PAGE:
Retirement, Marilyn says, will give her a chance to work on some projects of her own, among them her garden, which showcases her ability to mix unlikely treasures into imaginative settings. Next to a small pool in the yard, Marilyn has made a garden chair from a decorative bench frame with an old copper trunk as a seat. The garden features not only gnomes, wire flamingos, and a wrought iron screen, but also a pair of concrete lions that Marilyn herself sculpted for the Ivoryton Sculpture Mile.
"I've been finding all this stuff for 24 years," she says.
In addition to the garden, Marilyn plans both to work in her studio in Chester and to open it for adult and child art classes. And then there's the week-long summer camp she has run from the studio for several years.
"I'm going to get really serious about that," she says.
All of that is far from the end of Marilyn's to-do list. She is going to continue working with fused glass, a craft she has also brought to Essex Elementary School. In the process, glass is cut, layered, and fired in a kiln. On a recent visit, Marilyn was wearing a fused glass pendant she made.
She also will continue working in polymer clay, a clay product with synthetically mixed colors. When molded, the colors form intricate patterns throughout the clay. Marilyn has made jewelry with polymer clay and is currently working on sculpture in the polymer material.
There's still more. Marilyn plans a book. It is going to be on art and food. She doesn't want to be more specific, but says it is something that you don't have to be a good cook to enjoy.
"It's something that's not out there now," she says. "It's a whole new dimension and I am excited about it."
And that's just for the first year of retirement. For year two, Marilyn has other plans. Her daughter Tessa is teaching in Milan, Italy, and Marilyn plans to spend the year living in Italy-not, of course as a tourist.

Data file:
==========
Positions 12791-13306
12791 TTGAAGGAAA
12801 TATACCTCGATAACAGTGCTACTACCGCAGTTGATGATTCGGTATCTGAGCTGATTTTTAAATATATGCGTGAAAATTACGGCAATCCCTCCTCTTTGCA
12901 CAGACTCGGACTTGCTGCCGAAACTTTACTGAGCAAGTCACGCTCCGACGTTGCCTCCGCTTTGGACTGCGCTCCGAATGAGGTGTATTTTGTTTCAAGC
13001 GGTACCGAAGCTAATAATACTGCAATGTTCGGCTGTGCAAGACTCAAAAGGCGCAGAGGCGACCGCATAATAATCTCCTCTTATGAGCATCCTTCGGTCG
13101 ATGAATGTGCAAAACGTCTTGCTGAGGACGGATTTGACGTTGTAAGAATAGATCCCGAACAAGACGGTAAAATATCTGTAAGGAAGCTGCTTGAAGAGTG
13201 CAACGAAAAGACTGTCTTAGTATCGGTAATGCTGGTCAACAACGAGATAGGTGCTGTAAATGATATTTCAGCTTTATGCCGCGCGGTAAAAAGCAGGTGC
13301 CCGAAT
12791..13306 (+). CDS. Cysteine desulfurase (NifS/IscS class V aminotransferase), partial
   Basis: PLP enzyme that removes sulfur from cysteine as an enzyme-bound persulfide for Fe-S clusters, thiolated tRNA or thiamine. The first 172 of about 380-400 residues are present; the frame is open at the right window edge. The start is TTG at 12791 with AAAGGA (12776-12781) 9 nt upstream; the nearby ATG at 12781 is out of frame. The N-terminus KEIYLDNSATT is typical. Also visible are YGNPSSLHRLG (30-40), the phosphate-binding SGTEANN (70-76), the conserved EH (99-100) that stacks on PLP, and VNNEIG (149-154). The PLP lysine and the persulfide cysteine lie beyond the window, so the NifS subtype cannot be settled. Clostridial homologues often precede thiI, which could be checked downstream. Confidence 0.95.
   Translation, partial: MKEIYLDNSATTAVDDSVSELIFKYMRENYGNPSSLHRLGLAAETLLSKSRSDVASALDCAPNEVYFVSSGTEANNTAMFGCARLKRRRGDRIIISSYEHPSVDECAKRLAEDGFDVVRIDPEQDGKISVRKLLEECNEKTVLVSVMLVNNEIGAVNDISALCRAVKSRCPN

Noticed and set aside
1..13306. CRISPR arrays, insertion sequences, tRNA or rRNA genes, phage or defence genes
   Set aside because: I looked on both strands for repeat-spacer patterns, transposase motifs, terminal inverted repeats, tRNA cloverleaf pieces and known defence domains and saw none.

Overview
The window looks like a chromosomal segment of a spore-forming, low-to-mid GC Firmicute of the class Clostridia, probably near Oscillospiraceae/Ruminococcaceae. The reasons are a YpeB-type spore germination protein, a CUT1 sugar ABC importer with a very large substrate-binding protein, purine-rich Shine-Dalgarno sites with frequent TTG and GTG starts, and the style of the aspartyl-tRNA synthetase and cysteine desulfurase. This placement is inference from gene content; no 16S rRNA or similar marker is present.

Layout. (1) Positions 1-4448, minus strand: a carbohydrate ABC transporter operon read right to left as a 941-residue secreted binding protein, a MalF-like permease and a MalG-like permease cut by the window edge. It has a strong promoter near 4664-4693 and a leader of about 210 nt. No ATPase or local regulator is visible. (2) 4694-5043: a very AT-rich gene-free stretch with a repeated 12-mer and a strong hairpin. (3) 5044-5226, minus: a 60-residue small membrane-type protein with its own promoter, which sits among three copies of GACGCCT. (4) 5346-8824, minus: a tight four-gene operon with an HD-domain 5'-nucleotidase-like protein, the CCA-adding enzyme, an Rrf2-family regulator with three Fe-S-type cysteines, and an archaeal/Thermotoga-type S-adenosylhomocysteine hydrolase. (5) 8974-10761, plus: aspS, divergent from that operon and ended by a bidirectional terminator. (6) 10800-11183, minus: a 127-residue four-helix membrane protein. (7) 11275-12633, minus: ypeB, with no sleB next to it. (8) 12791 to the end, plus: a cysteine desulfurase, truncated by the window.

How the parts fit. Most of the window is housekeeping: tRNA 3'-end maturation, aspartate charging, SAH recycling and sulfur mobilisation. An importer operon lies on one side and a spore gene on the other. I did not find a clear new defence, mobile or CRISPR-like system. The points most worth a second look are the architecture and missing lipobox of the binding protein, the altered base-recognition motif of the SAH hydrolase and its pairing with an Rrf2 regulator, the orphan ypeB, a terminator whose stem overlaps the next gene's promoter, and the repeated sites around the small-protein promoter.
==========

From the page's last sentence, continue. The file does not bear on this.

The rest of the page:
"I'll do hats, I'll introduce them to polymer clay," she says.
Marilyn grew up as Marilyn Grote in Chester. Now a resident of Deep River, she says that the participation of her father and grandfather in the Chester Fire Department influenced her own decision to become a member of the Deep River Fire Department.
"I was more active before two hip replacements," she says. "I've slowed down, but I have not retired."
Nor has Marilyn retired from the Deep River Junior Ancients, the fife and drum corps in which she became active when her three children, now grown, were young.
"I can't even remember how many years I was president," says Marilyn, who still is the marching instructor for the group.
She organized the Friday Night tattoo at the annual Deep River Muster for 24 years and, though she no longer organizes the event, she's still the announcer for the event.
Retirement from teaching presents excitement and new adventure, but there is also the necessity to say goodbye. That, says Marilyn, is the difficult part. She fans her hands in front of her eyes as she admits this is a moment that can also bring tears.
"I feel a mixture of emotions. It's a double-edged sword. I love what I do and I am going to miss it so much," she says.
She knows that teaching brings special rewards not only to students, but also to those who instruct them.
"They've meant as much to me as I to them," she says. "How can you teach kids and not love them?"